We woke up early and jumped in a van in front of our guesthouse in Chiang Mai. We were going to see the elephants! Elephant Nature Park is a place where they save hurt elephants and elephants that have been mistreated. It was started by a woman named Lek, whose name means “little,” but she has a very big heart and wanted to help animals.In the van we saw a movie about Lek that explained different ways that elephants get injured in Thailand: some have stepped on landmines, some have been mistreated by cruel owners, and some are hurt when tourists ride them. We learned that it is never a good idea to ride on an elephant, because the chairs that are used can break or injure the elephant’s back. At the park, they also have lots of other rescued animals: over 300 rescued dogs, and also some cats and horses and water buffalo.
By the time the movie finished, we were passing small towns and we saw people riding elephants at some other parks, which was not good. But then we arrived at Elephant Nature Park.
The first thing I noticed was the dogs. I saw one with a red scarf, which we had learned meant that this dog wasn’t friendly with humans yet, so I couldn’t play with him. Our guide, Nancy, kept calling, “Okay, my team!” and we followed her to the first activity, which was feeding elephants! We fed them melons and squash. We held the food up and let the elephant’s trunk wrap around the food and pull it to its mouth. We fed a grandma elephant and also a baby. The baby was more clumsy with the food.
Then, “Okay, my team!” It was time for the next activity which was to pet the elephants. Their skin was hard and soft at the same time. We also learned about the “mahouts” at ENP. Each mahout takes care of a single elephant, and they never hit them or ride them. They make them go by holding out food and the elephants follow the food. One mahout put a squash on his head and the elephant ate it right off of his head! The elephants all seemed really happy. Nancy taught us that they spend about 18 hours a day walking around and eating, and they sleep for only 5 hours.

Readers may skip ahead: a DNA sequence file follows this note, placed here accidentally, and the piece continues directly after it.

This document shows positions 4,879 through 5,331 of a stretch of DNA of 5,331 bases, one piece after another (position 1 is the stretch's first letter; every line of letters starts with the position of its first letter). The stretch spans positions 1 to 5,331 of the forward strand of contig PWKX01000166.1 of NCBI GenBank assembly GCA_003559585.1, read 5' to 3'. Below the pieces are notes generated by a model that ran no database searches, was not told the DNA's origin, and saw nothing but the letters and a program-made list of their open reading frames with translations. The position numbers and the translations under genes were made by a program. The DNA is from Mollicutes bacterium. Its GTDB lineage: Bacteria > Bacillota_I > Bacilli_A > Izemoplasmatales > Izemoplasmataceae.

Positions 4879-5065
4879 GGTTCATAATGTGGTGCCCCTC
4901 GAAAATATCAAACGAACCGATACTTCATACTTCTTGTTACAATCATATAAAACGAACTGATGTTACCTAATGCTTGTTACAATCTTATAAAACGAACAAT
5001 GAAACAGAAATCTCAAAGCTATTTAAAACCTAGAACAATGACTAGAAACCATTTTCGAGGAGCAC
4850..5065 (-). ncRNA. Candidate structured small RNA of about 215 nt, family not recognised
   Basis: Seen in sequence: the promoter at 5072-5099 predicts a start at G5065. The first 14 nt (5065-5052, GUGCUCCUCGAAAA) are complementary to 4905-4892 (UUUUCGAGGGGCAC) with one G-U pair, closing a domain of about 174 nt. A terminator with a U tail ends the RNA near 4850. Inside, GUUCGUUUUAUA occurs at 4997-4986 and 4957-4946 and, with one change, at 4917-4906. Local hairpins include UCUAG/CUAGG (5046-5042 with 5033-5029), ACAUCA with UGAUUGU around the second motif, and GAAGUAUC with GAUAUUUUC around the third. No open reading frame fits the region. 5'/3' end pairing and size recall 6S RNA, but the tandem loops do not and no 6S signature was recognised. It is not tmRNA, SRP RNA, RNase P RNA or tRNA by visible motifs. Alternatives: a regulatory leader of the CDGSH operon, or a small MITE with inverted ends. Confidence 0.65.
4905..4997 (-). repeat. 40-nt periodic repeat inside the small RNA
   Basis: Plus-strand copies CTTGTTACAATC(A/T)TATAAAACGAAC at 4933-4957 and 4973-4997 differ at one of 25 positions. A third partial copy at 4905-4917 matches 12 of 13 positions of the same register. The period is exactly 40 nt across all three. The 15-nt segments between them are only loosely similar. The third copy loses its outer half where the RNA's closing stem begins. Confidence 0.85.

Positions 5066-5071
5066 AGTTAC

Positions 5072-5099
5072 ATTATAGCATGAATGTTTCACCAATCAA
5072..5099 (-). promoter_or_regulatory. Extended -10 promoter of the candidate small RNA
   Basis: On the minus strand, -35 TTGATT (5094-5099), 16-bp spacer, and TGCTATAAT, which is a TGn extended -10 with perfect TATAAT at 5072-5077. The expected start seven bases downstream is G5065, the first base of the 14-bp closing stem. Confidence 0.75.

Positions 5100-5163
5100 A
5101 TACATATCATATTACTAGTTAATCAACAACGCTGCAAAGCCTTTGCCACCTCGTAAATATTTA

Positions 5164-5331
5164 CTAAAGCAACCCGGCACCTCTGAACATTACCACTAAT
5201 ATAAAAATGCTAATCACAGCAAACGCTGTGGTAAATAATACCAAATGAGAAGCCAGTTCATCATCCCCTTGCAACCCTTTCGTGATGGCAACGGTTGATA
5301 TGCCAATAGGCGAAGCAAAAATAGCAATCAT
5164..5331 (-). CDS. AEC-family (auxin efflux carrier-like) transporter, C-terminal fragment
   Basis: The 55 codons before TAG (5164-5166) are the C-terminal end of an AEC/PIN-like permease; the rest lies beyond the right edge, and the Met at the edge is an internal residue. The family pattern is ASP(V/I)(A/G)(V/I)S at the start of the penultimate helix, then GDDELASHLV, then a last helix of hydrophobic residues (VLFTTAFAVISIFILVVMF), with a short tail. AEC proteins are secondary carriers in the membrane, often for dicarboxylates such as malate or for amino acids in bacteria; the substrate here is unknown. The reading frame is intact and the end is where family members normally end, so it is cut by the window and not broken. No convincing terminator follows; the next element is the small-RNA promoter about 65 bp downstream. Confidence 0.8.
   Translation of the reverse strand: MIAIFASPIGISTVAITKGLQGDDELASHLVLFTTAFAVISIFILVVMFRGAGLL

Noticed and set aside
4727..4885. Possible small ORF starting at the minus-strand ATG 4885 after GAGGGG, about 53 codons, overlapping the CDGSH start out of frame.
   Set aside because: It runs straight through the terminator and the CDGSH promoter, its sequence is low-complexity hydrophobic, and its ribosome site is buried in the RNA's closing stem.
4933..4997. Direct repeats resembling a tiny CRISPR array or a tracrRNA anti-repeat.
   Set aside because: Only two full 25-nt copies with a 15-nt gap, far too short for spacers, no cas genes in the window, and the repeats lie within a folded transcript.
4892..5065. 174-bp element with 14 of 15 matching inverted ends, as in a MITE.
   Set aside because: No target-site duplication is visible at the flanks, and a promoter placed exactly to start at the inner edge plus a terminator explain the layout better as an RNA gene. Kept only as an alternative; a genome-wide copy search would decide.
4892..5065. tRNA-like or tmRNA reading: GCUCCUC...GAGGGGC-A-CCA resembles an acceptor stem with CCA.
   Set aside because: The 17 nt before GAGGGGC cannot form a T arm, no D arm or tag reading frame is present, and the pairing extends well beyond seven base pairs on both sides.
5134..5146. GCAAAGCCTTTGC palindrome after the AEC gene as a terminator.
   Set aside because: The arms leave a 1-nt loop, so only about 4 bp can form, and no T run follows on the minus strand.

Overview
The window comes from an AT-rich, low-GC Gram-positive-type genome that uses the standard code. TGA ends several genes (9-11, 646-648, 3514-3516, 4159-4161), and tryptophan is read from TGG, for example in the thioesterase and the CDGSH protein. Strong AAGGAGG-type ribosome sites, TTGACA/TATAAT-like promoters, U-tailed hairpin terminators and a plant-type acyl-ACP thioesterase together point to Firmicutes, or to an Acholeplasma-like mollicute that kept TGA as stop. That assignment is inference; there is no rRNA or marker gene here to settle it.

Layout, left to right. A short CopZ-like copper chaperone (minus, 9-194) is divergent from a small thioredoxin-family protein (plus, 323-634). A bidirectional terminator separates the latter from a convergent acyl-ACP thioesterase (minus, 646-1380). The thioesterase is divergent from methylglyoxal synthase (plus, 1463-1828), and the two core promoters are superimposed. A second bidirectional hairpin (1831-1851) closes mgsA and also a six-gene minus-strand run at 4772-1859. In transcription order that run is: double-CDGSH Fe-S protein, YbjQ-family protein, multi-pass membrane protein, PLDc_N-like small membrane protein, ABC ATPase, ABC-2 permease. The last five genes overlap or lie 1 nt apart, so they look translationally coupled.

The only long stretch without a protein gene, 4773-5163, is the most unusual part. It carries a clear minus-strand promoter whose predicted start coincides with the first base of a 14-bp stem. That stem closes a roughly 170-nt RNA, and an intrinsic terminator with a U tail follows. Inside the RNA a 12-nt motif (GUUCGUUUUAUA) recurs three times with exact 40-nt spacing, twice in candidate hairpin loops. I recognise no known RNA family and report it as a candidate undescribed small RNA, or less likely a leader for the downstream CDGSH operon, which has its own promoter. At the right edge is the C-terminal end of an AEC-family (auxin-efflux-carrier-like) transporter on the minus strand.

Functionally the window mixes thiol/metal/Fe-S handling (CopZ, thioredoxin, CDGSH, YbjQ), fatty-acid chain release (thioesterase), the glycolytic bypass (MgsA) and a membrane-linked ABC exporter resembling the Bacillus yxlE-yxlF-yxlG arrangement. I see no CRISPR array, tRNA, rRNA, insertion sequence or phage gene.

Later, we got to bathe the elephants. We went right into the river and held out food so they would follow us, and dumped buckets of water on the elephants. I accidentally also dumped water on Miles.
Right after they get clean, all the elephants like to take a mud bath to keep cool. The baby elephant just lay down and rolled around in the mud.
In between the activities with the elephants, Miles and I played with the cats and dogs. I wanted to adopt one dog named Scooby, because his description sounded particularly cute and cuddly.
After a huge vegetarian lunch and some biscuits and tea, more elephant feeding, and more photographs with elephants, Nancy said, “Okay, my team.” It was time to go.
I thought it was even better than the ziplining that we did (which Miles is writing about) because there were so many animals and we got to get so close to them, right next to them. I think it would be good for anyone to visit Elephant Nature Park, especially people who love to help animals.